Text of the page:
• Have shopping bags available for your customers. You can choose whether you want to use simple plastic shopping bags or pretty paper bags. Another fantastic way to market your business is to have “green” reusable shopping bags created with your logo and food truck information on them. Selling these items at or near your cost for them will get your brand advertised as they are carried around the market, or other locations the customer chooses to use it.
  • If you are sampling, you must provide disposable single use utensils for distribution of samples to customers. If you have a product like peanuts, where people have to break the shell open, to get to the inside, we recommend having a small container for the shells (waste). Be sure to clearly mark your containers. You don’t want people to mistake the sample container for the waste container. It happens all the time.
  • It is also very important to keep an eye out for children. A lot of times children walk around the markets on their own or with friends and will ask for samples. We recommend never letting a child have a sample without the permission of a parent. You don’t know what type of food allergies they may have and it is respectful to the parent to ask first.
  • Always arrive on time, if not early, to farmers markets. Managers are not fond of having to deal with late vendors. Sometimes, markets are small and if you arrive late, you will not be able to enter the market area to park. Customers don’t appreciate coming to the market to get your products, finding that you are not there or are busy setting up, when everyone else is prepared and ready. Give yourself enough time to get to the market, set up and even get there early, so you are situated and ready for those early and anxious customers.
  • Be sure to approach every farmers market with energy and enthusiasm. Be prepared to offer tips, recipes and other educational information to your customers. Get creative and come up with conversation starters (i.e. tell them a great story that has to do with your product). At the same time manage your time with customers. Some of them take their time through markets and are interested in the experience, others want to get in, get what they came for and get out. Don’t let a line build up.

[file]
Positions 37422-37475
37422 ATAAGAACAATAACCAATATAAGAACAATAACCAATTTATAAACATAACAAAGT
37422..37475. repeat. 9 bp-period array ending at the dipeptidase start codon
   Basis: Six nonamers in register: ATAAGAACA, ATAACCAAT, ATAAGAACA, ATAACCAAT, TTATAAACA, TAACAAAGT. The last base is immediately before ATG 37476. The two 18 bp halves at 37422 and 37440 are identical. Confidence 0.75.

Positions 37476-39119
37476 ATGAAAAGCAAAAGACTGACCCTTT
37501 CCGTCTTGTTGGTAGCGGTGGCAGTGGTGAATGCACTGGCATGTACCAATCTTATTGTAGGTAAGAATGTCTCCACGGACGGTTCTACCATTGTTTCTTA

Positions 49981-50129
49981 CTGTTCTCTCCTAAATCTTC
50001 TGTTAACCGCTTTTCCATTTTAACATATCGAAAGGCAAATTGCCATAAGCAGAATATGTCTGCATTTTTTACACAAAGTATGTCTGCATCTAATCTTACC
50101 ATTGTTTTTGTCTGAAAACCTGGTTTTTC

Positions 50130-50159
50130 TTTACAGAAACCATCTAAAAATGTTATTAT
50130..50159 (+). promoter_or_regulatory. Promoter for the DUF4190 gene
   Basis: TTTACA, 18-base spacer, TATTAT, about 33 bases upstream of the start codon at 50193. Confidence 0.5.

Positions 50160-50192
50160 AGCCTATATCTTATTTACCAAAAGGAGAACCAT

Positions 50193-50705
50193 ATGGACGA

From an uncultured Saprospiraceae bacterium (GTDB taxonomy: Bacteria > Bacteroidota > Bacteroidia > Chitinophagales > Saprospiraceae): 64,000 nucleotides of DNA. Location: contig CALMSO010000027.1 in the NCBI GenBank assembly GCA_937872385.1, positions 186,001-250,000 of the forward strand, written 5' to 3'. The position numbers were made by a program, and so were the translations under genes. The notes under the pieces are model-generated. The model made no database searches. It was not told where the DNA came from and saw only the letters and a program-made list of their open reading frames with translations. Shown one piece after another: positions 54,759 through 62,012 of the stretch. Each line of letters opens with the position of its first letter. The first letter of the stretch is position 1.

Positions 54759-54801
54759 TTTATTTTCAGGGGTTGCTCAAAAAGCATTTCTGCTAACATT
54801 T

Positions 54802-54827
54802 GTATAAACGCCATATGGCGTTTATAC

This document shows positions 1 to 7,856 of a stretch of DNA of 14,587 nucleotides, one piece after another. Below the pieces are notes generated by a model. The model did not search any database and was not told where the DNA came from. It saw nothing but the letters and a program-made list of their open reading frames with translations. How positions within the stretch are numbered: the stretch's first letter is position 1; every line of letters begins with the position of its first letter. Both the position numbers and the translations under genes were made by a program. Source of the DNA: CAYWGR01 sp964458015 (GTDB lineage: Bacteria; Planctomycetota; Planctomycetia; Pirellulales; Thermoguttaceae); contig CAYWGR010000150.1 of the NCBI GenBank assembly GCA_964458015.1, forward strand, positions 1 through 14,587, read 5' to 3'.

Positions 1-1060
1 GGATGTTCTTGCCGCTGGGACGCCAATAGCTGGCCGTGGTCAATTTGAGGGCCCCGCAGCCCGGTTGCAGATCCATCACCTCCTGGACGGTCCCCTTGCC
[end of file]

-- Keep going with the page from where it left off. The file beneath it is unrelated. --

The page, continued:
• Memorize your regular customer’s names. They will most likely remember yours if they come to you each week. Educate yourself about the other vendor’s, where they are located and what they sell, in case someone asks.

We hope this article gives you an idea of how to begin the process of your food truck becoming a successful farmers market participant.

If you are a farmers market food truck veteran, we’d love to hear about your experiences. You can share them with us via email, Twitter or Facebook.

food truck laws

Opening a food truck requires a lot of work and preparation. As a part of the preparation, you must become familiar with and adhere to the local food truck laws that govern the mobile food industry.

Failure to do so could result in your mobile business failing inspection and potentially being shut down. Since this is never a food truck vendor’s desired goal, you will want to make sure you understand the food truck laws and ensure that your food truck follows them.

Food Truck Laws You Need To Know

If you are opting to build your truck business from scratch rather than purchase an existing truck, you will first have to familiarize yourself with parking and zoning laws. In each city and town there are specific zones set up that separate where a particular business can operate.

Before you purchase your truck, it is important that you contact the city parking and zoning departments to ensure that the area you are interested in operating in will allow your vehicle to set up shop. You will be best served to make sure you know any vehicle size limitations as well as the amount of time a food truck can remain parked in one location before being required to move.

The most important laws that you will need to understand for your food truck are those that center on the Food Code. The Food Code was established by the FDA as a guideline for local and state governments as a way to regulate the mobile food industry and protect the health and safety of consumers, residents and employees.

Though it is used as a guideline, the Food Code is not a requirement of the state and local government. Each will have their own version specific to that area. In most areas, the Department of Health will be in charge of establishing and enforcing the local Food and Health Codes. It is important that you contact the Department of Health in the beginning of your planning stages of your business to ensure that everything is done according to the local laws.